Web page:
Vive le Revolution

With the recent global news and the number of oppressed and dissatisfied people rising up against their dictators and governments, I feel it is essential as a blogger (even a personal, my-little-world blogger like me) to make reference to this. We live in challenging and changing times and history is being made in front of our eyes as we watch the Egyptian people protest in Tahrir Square, as we watched the Tunisian people push their President Ben Ali out of the country and reclaim their freedom, as the people of the North African countries begin fighting back against oppressive regimes that have lasted decades.

Some people have commented that this is the North African and Arab Countries time of revolution, in the same way that the Velvet Revolution swept through Central Europe over two decades ago. Living in what is a former communist country, the effects of that revolution are felt and seen every day in Prague. It’s a modern, busy, tourist-frenzy kind of city where the marks of it’s past can be seen on every street corner and in every underground station. It has recovered and recovered again from difficult, oppressive, and truly frightening happenings in history.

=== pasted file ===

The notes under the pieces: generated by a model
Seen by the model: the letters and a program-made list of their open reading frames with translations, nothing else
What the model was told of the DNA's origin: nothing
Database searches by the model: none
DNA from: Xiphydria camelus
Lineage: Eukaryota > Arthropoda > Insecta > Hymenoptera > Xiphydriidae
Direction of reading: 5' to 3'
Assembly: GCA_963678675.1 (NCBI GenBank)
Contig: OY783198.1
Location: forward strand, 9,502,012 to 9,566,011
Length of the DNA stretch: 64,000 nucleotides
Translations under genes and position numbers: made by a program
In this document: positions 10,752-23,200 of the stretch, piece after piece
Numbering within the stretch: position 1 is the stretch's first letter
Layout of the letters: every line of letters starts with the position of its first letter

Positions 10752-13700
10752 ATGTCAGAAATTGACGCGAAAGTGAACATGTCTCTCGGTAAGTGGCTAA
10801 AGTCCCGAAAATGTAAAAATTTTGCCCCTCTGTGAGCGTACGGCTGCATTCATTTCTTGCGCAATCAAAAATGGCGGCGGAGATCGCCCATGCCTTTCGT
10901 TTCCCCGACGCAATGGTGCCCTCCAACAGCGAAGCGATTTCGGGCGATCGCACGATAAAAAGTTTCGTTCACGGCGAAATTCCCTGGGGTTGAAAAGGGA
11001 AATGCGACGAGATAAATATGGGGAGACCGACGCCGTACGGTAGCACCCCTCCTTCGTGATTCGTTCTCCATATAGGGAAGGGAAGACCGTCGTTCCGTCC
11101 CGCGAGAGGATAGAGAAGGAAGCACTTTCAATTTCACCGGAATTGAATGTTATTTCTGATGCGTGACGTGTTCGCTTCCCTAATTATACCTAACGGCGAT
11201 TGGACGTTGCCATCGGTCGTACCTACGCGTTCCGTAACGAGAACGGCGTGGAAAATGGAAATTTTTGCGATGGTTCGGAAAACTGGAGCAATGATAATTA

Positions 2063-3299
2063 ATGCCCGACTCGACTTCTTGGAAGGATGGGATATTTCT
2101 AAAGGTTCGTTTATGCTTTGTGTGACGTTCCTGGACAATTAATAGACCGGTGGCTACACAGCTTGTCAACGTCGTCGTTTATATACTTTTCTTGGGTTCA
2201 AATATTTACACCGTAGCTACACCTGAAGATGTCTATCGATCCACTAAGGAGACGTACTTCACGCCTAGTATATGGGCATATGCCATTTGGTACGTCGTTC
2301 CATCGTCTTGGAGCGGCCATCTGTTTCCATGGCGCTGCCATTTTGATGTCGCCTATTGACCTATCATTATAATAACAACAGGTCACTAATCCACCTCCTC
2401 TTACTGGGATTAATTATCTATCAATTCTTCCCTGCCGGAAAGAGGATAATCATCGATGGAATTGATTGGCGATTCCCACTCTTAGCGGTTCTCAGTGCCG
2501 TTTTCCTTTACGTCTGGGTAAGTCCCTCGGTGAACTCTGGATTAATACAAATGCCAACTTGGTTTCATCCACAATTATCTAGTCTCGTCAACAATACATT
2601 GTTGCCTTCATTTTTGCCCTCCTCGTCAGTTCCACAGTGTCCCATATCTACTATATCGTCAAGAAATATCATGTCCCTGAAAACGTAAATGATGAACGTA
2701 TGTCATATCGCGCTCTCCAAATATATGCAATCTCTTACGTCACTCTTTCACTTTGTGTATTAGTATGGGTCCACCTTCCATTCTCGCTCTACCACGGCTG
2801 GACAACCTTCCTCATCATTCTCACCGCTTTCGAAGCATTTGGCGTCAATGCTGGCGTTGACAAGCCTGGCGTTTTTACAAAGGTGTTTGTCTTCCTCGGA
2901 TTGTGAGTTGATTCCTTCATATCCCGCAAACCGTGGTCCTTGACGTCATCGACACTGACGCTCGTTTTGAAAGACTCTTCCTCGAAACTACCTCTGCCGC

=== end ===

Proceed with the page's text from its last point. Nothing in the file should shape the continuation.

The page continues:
As I watch the news, and see what is happening in many countries in our world, the anger and frustration of the people who are protesting is impacting the world and making other nations sit up and take notice. It’s having a domino effect on other oppressed nations, and their people are standing up and taking notice. Social networking and the internet have taken a pivotal role in the spreading of the word, and the dictators of the world can no longer suppress information or control what their people see, think, believe.

All the forces in the world are not so powerful as an idea whose time has come. – Victor Hugo

In the midst of all the protests in Egypt, one particular thought has prevailed.

"It's better to die for something than live for nothing."

These people are prepared to die for their right to live freely. I have never had to fight for anything like that in my life.  I am so strongly aware of the privilege I have in growing up in a country that is free. It makes me think about how brave I and fellow more-privileged people would act should we find ourselves in that same situation. Would we be sitting for a week in our own Tahrir Square in continual protest, refusing to move until we knew freedom was on it’s way? Would we stand up to lines of military police in riot gear? Would we be prepared to die for our right to live freely?

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